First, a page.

white cassock instead of a simar. Is this traditional or an innovation? I thought
    that the Pope wore a simar even when prelates generally wore a choir cassock. But that
    would be rather difficult, I would think, if the Pope were to put an amice or alb over
    a shoulder-cape. Wouldn’t that be rather cumbersome, with the sleeves of the alb and
    dalmatic positioned over a should-cape?

  27. Hung Doan says:

    Father Z, I think what is more interesting is that the Holy Father has made use of a simple white cassock during his vacations which some readers above had mentioned. According to Noonan (it’s a very good read!), “the Holy Father does not make use of the cassock. By tradition, he dons only the white simar on all occasions,” (291). So, in fact, this present Holy Father is being a little edgy by wearing a simple white cassock! I find THAT a very interesting tidbit.

  28. Coletta says:

    LOVE the Super Half-sleeves of Valour…
    love the fact that it raises his
    armour class and can be used to defend against dragon fire!
    Very Benedictine. Very cool.

  29. Tobias says:

    Say, Hung Doan, apparently you have Noonan’s book at hand. Would you please check out
    the section on the simar to see if the half-sleeves were ever suppressed on the papal
    simar? I’d like to lay this issue to rest.

  30. Garrett says:

    Why would such seemingly insignificant things need to be suppressed by Paul VI?

  31. Tobias says:

    Actually, I don’t see how we can fault Pope Paul VI on this. Virtually no one ever sees the half-sleeves,
    which are hidden by the simar’s shoulder-cape. I don’t know what their practical
    function would be, and their symbolic value seems to come as close to nil as one can
    get. Apparently they had five buttons in honor of the Five Wounds. But that is the
    symbolism of a number of buttons on what is likely an irrelevant decorative piece of
    clothing. Probably half-sleeves increase the cost of the simar to some extent —
    more cloth, more stitching, etc. And who among us knows what if feels like to wear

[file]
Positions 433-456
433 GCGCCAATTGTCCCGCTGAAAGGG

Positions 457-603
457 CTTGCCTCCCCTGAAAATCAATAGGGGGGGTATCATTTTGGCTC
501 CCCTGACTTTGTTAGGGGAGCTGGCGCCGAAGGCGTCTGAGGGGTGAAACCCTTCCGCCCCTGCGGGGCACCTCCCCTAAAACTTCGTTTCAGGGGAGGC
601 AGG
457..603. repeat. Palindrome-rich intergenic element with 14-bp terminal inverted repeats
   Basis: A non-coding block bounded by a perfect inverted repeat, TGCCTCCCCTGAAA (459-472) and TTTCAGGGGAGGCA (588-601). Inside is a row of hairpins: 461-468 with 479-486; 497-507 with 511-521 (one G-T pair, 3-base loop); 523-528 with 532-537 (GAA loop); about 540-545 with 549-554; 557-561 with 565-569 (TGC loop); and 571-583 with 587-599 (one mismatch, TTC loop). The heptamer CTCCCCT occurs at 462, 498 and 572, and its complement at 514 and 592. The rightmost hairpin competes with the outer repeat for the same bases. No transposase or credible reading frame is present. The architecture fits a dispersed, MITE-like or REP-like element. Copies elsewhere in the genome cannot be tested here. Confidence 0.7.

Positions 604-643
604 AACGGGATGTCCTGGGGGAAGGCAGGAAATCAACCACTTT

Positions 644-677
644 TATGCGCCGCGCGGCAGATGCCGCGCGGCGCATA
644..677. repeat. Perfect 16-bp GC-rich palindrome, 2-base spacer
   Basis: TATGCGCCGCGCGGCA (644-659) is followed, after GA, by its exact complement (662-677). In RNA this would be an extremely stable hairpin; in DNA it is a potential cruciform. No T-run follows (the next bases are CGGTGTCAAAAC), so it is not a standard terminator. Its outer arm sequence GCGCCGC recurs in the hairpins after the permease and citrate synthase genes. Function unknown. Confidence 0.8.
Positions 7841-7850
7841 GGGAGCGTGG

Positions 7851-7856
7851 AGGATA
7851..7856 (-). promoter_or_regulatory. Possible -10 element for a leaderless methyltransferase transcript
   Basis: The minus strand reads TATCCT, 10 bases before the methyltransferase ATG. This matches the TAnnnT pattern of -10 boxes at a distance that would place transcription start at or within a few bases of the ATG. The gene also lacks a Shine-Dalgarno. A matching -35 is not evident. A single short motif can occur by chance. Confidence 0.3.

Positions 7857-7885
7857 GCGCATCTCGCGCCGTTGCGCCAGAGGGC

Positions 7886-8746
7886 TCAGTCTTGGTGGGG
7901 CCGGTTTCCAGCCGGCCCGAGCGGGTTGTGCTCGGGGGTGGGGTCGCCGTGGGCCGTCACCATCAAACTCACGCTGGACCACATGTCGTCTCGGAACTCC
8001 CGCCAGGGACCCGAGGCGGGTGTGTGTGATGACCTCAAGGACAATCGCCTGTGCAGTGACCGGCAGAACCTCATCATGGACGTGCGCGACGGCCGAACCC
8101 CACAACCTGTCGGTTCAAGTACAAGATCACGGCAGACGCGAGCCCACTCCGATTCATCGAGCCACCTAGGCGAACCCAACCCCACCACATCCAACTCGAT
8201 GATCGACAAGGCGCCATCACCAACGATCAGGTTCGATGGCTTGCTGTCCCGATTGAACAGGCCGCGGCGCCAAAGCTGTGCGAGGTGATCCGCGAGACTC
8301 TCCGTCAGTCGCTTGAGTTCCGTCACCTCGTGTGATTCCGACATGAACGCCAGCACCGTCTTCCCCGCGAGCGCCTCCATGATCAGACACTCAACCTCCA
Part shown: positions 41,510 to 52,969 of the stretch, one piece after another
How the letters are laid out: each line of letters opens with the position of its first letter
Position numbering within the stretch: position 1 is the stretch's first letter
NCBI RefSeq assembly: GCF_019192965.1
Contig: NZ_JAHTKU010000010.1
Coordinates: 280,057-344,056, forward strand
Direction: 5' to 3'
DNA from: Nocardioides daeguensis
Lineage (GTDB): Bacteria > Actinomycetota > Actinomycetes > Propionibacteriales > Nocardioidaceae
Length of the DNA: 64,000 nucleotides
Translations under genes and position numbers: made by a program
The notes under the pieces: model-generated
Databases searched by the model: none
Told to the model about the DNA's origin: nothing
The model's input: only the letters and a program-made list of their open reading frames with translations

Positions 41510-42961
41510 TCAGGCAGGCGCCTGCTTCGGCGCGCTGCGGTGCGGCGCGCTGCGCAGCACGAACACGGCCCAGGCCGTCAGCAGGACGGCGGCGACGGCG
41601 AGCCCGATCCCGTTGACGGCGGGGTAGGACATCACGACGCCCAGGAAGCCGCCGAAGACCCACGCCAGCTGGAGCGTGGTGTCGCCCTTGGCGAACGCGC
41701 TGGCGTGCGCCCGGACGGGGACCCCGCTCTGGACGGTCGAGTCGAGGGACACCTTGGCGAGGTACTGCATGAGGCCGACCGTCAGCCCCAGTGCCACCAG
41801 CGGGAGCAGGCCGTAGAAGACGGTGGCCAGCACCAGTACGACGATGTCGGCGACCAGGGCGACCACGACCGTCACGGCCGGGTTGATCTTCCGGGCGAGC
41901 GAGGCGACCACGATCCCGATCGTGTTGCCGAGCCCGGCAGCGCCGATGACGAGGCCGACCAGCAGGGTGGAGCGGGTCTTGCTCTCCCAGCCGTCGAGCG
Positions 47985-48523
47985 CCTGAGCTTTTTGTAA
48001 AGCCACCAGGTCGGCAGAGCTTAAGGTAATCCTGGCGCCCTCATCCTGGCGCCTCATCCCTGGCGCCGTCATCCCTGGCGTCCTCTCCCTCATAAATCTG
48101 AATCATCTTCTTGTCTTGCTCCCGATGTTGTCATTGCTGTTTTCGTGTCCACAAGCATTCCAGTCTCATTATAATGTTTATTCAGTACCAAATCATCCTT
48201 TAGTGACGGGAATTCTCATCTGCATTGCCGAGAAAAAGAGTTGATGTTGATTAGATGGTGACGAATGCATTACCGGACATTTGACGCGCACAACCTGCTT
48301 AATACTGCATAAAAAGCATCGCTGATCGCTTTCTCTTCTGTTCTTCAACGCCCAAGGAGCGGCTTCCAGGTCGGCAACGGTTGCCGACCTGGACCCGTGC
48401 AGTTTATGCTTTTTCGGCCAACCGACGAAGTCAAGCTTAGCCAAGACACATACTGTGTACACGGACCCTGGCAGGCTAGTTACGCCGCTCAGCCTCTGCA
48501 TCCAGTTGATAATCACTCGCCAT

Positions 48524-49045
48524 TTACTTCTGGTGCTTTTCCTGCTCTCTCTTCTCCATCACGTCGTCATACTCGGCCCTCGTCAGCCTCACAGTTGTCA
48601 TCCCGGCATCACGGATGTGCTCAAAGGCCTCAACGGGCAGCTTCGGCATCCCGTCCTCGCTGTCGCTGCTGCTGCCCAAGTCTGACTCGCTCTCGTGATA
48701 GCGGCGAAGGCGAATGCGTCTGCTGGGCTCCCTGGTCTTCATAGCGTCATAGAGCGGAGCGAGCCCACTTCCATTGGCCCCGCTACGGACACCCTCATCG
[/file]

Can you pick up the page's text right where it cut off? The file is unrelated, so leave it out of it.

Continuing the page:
them? So when Pope Paul VI was writing a document on cutting corners he cut out something
    practically no one could miss. Actually, suppressing “such seemingly insignificant
    things” (Garrett’s words, not mine) is a good policy, as opposed to maintaining such “seemingly insignificant things.” In order to argue the contrary, you would have to find a significance in the half-sleeves. Half-sleeves in, half-sleeves out, long live the usually invisible half-sleeve?

  32. JBD says:

    Thank you for the correction, I was thinking simar and wrote soutane. Please all… don’t use Noonan as a reference for anything!! He is riddled with errors. As far as checking what is suppressed, go to the the appendicies of the “Caeremoniale Episcoporum”. But yes, the half sleeve was suppressed. Remember, because the pope is the ‘supreme legislator’ he can do whatever he wants outside issues of faith and morals and it is ipso facto, correct’.

    Important point to remember: The suppressions and new rules on dress DO apply to the Old Mass. Just because a prelate attends the extraordinary form doesn’t mean he can assume the vesture pre-1969. That is a time warp mentality. Current legislations still apply, mutatis mutandis.

  33. Hung Doan says:

    JBD: what’s a good overall reference to vesture in in the Church Post Vatican II? Noonan seems like a good start, it contains a good summation of the ceremonial life of the church, but now I’m interested in more thorough resources.

    Tobias: yes, the oversleeves for all but the Supreme Pontiff were suppressed according to half a dozen sources, Noonan included =)

  34. Tobias says:

    Yes, thanks Hung Doan — the only thing in dispute was whether the suppression applied
    to the Pope. As it did not, Benedict’s use of the half-sleeves is not actually a
    “re-innovation,” but merely a continuance of papal custom. Of course, it is so rare
    to actually see the half-sleeves that one could easily mistake them for a re-introduction.

  35. Ken says:

    JBD: “Important point to remember: The suppressions and new rules on dress DO apply to the Old Mass. Just because a prelate attends the extraordinary form doesn’t mean he can assume the vesture pre-1969.”

    I would argue the opposite. We can start with the maniple and proceed to the biretta during Mass to refute your argument.

    I wish people would stop trying to pretend one can apply 2008 rules to the 1962 missal. It just doesn’t work. We’ve got a year to work with — 1962. That’s the guide. Trying to shove a brand new fuel pump in a 62 Cadillac is going to present you with a host of challenges.